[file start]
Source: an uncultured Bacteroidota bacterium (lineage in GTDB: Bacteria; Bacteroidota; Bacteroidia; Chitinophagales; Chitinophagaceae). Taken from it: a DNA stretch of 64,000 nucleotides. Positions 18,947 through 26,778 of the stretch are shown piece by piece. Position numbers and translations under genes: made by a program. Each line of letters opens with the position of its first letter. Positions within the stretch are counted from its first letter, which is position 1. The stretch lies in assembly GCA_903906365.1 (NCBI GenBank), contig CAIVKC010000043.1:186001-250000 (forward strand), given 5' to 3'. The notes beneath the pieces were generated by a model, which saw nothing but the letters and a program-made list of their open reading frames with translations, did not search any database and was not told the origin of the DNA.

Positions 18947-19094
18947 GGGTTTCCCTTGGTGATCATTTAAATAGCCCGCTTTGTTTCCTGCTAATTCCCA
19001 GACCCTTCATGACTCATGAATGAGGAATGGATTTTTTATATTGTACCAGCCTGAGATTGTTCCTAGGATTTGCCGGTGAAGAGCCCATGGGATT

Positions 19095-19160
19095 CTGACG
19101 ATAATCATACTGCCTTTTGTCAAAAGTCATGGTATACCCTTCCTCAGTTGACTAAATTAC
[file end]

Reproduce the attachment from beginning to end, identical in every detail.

Source: an uncultured Bacteroidota bacterium (lineage in GTDB: Bacteria; Bacteroidota; Bacteroidia; Chitinophagales; Chitinophagaceae). Taken from it: a DNA stretch of 64,000 nucleotides. Positions 18,947 through 26,778 of the stretch are shown piece by piece. Position numbers and translations under genes: made by a program. Each line of letters opens with the position of its first letter. Positions within the stretch are counted from its first letter, which is position 1. The stretch lies in assembly GCA_903906365.1 (NCBI GenBank), contig CAIVKC010000043.1:186001-250000 (forward strand), given 5' to 3'. The notes beneath the pieces were generated by a model, which saw nothing but the letters and a program-made list of their open reading frames with translations, did not search any database and was not told the origin of the DNA.

Positions 18947-19094
18947 GGGTTTCCCTTGGTGATCATTTAAATAGCCCGCTTTGTTTCCTGCTAATTCCCA
19001 GACCCTTCATGACTCATGAATGAGGAATGGATTTTTTATATTGTACCAGCCTGAGATTGTTCCTAGGATTTGCCGGTGAAGAGCCCATGGGATT

Positions 19095-19160
19095 CTGACG
19101 ATAATCATACTGCCTTTTGTCAAAAGTCATGGTATACCCTTCCTCAGTTGACTAAATTAC